The Canadian government has warned Big Content that they are not allowed to go around threatening people it thinks are pirates – like they do in other countries.
Big Content has taken to sending letters to Canadians who illegally download movies, music and books with penalties just like it does in the US. The only problem is that it is threatening them with breaches in laws which only exist in the kangaroo courts of the US.
A spokesman for the Industry Minister James Moore said that these notices are misleading and companies cannot use them to demand money from Canadians.
Officials will be contacting Internet Service Providers (ISPs) and rights holders within days to put an end to the practice, he said.
It all started when University of Ottawa law professor and respected industry blogger Michael Geist posted a letter from a rights holder that threatened civil liabilities of up to $150,000 per infringment.
However Canadian law caps liability for non-commercial infringements by individuals at $5,000.
Recent legal amendments require ISPs to pass on to their customers copyright infringement notices from media companies.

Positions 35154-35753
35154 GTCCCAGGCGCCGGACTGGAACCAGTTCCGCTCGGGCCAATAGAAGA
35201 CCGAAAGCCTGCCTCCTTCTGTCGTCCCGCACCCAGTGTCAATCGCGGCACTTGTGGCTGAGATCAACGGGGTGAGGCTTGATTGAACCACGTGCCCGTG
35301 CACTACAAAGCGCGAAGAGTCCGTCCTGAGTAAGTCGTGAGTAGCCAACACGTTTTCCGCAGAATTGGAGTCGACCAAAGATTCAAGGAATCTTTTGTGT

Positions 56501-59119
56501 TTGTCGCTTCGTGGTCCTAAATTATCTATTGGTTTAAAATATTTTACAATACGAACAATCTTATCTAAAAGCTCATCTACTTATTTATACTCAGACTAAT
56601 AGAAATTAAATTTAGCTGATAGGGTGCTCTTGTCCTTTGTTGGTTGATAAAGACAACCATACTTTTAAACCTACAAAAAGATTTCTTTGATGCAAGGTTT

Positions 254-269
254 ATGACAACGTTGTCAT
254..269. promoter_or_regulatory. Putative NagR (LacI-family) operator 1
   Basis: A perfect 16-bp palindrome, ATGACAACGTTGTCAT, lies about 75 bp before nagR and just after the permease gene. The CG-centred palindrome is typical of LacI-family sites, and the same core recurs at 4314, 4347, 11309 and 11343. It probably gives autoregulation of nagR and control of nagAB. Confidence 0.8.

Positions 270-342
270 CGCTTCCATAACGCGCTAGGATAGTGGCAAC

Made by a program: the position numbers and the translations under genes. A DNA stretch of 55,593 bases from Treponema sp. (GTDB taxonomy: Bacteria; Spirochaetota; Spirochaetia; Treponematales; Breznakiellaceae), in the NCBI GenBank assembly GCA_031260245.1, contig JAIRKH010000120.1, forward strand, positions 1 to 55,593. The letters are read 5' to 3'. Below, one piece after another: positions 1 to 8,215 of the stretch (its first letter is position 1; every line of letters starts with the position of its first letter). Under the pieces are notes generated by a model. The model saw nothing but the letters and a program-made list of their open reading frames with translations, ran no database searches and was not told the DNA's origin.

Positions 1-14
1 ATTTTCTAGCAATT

The opposition New Democratic Party claimed that the current government was allowing companies send false legal information to Canadians in order to scare them into paying settlements for movies or music no one has even proved they have actually downloaded.
Geist said ISPs should reassure customers that their personal information has not been disclosed and point out Canadian law on the issue.
He urged the government to penalize companies that send false information or make "misleading settlement demands."
Geist’s letter was sent by Rightscorp on behalf of music rights manager BMG Rights Management to an unidentified Canadian ISP, also offered a legal release from the copyright owner for $20 per infringement.
What worries many is that Rightcorp might have actually collected money from people who were too scared of a court case.